Ford had filed in the United States District Court for such relief, his petition
would have met the same fate.


We conclude that this court's opinion in Goode v. Wainwright, 731 F.2d 1482
(1984), does not control this case. There, Goode's claim of incompetency came
after he had been twice adjudicated competent in state court proceedings which
were affirmed by our court. Thus, there were clear grounds for abuse of the writ
in the Goode case because at the time of the filing of the successive petition,
Goode had asserted the insanity ground in a prior proceeding.


Because we find that Ford's petition for relief filed in the district court did not
constitute an abuse of the writ and because we believe his claim of privilege not
to be executed while insane raises substantial procedural and substantive Eighth

and Fourteenth Amendment grounds, we stay the execution on this first issue.

Ford's second ground for relief is his argument that Florida administers the
death penalty arbitrarily and discriminatorily on the basis of the race of the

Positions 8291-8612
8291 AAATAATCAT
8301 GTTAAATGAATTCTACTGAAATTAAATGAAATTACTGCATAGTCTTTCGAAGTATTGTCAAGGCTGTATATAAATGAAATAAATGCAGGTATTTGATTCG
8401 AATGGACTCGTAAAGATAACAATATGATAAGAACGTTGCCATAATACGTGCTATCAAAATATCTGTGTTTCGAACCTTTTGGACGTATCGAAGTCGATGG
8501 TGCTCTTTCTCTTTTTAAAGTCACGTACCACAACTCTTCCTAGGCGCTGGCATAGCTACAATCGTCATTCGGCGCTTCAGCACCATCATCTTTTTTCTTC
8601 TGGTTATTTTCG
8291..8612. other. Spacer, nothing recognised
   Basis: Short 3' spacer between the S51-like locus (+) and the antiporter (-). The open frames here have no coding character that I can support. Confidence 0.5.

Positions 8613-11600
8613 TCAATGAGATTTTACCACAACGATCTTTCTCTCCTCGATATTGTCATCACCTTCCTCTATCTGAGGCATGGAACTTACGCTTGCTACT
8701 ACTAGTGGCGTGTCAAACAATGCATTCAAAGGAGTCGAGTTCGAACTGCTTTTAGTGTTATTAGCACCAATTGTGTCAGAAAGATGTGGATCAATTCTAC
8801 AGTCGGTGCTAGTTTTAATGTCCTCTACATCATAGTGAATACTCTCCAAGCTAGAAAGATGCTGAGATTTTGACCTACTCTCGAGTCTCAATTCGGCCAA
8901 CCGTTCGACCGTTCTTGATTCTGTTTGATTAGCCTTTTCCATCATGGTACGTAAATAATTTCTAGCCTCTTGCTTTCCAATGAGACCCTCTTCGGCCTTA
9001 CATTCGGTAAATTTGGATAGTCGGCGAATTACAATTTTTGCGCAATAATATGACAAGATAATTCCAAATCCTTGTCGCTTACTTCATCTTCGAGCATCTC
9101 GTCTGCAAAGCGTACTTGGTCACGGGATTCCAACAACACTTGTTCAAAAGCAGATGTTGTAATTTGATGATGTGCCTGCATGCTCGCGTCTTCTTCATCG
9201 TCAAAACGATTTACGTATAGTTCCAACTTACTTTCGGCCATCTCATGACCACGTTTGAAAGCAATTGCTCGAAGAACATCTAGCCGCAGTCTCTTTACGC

victim, the race of the defendant, and other impermissible factors, in violation
of the Eighth and Fourteenth Amendments. The district court rejected this
claim as an abuse of the writ.


This issue, in the context of the Georgia death penalty statute, is now pending
en banc consideration in this circuit. Spencer v. Zant, 715 F.2d 1562, vacated
for rehearing en banc, 715 F.2d 1583 (11th Cir.1983); McCleskey v. Zant,
(11th Cir.1984) (oral argument scheduled for June 12, 1984).


As we noted in Adams v. Wainwright, 734 F.2d 511, 512 (11th Cir. 1984),
"The state of the law with respect to these issues is unsettled." In chronological
order, see Spinkellink v. Wainwright, 578 F.2d 582 (5th Cir.1978) (rejecting
argument that the Florida statute was being applied arbitrarily and
discriminatorily in violation of the Eighth and Fourteenth Amendments because
statistical evidence proffered was insufficient), cert. denied, 440 U.S. 976, 99
S.Ct. 1548, 59 L.Ed.2d 796 (1979); Smith v. Balkcom, 671 F.2d 858 (5th
Cir.1982) (denying Eighth and Fourteenth Amendment claims because
statistics unreliable, but stating "in some instances circumstantial or statistical
evidence of racially disproportionate impact may be so strong that the results
permit no other inference but ... racially discriminatory intent or purpose");
Adams v. Wainwright, 709 F.2d 1443 (11th Cir.1983) (same), cert. denied, --U.S. ----, 104 S.Ct. 745, 79 L.Ed.2d 203 (1984); Spencer v. Zant, 715 F.2d
1562, 1578-83 (remanding Eighth and Fourteenth Amendment challenges for
evidentiary hearing); Spencer v. Zant, 715 F.2d 1583 (1983) (vacating panel